Oregon Law Review
James v. Illinois, Hearsay Declarations, Illegally-Obtained Evidence, Exclusionary Rule, Prosecutorial Neglect, Fact Finding
James v. Illinois permits illegally-obtained evidence to impeach defendants, but not defense witnesses. Thus far, all courts have construed James to allow impeachment of defendants' hearsay declarations. This article argues against allowing illegally-obtained evidence to impeach defendants' hearsay declarations because doing so unduly diminishes the exclusionary rule's deterrent effect. The distinction between impeaching defendants and defense witnesses disappears when courts allow prosecutors to impeach defendants' hearsay declarations. Because defense witnesses report exculpatory conduct of a defendant who always has a substantial interest in disguising his criminality, their testimony routinely incorporates defendant hearsay. Defense witness testimony thus routinely paves the way for illegally-obtained evidence, contradicting James's intention that substantial deterrence result from prohibiting impeachment of defense witnesses. Moreover, in the few cases finding that defense witnesses' testimony did not invite illegally-obtained evidence by incorporating defendant hearsay, prosecutors overlooked winning evidentiary arguments or the courts made evidentiary errors. The unpredictable nature of these instances of exclusion adds insult to injury: Because competent defense counsel will refrain from calling a defense witness rather than hope for prosecutorial neglect or judicial error, the prosecution benefits from its illegally-obtained proof, eliminating the deterrence James contemplates. Meanwhile, less than competent counsel will stumble into calling defense witnesses and occasionally reap the benefits of prosecutorial neglect or judicial error when illegally-obtained evidence is not admitted despite its impeaching effect on defendant hearsay. Thus, the status quo imposes costs to the truth without any compensating deterrence of constitutional violations. By comparison, flipping a coin to decide whether prosecutors can use suppressed evidence to impeach would greatly improve matters. It assures that a limited impeachment exception engenders at least some additional deterrence beyond that already provided by suppression on the prosecution's case in chief to justify its truth seeking costs. Flipping a coin is hardly an acceptable solution. Nonetheless, that it improves the status quo vividly illustrates the error of applying the exception to impeach defendant hearsay and the futility of pursuing an impeachment exception whose parameters purport to promote accurate fact finding without undermining the exclusionary rule's deterrence of constitutional violations.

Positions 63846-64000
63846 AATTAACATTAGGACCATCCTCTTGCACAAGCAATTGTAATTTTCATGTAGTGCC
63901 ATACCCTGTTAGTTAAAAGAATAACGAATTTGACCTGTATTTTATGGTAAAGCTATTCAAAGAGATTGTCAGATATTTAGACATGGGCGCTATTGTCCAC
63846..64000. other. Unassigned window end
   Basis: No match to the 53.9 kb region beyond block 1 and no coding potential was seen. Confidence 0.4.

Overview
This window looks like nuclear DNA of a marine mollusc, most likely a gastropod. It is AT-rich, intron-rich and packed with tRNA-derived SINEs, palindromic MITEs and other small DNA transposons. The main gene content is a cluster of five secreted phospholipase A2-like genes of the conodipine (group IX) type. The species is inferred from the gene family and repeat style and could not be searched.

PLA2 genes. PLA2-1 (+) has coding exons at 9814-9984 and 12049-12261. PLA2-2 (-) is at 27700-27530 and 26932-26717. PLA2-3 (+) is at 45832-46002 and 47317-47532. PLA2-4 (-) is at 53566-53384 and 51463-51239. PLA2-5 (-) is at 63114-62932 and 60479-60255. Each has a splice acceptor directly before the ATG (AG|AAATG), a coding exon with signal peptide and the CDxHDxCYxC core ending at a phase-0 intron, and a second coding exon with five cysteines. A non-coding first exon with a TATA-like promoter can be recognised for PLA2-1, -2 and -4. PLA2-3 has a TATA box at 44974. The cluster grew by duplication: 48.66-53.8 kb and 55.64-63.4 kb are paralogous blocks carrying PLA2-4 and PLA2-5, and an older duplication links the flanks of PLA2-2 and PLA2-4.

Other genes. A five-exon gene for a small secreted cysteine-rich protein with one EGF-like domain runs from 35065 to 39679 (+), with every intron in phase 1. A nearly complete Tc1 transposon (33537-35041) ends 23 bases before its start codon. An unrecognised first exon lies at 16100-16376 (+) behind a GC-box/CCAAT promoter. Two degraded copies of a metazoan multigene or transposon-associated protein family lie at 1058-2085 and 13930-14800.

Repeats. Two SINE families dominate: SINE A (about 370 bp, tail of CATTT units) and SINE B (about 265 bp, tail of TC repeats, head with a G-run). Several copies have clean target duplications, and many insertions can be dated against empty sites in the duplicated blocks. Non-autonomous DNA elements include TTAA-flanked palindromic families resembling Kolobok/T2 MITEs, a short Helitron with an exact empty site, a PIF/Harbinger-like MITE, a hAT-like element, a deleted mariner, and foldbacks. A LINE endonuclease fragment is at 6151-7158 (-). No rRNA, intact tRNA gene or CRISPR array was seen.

James L. Kainen,
Truth, Deterrence, and the Impeachment Exception , 86 Or. L. Rev. 1017
Available at: https://ir.lawnet.fordham.edu/faculty_scholarship/242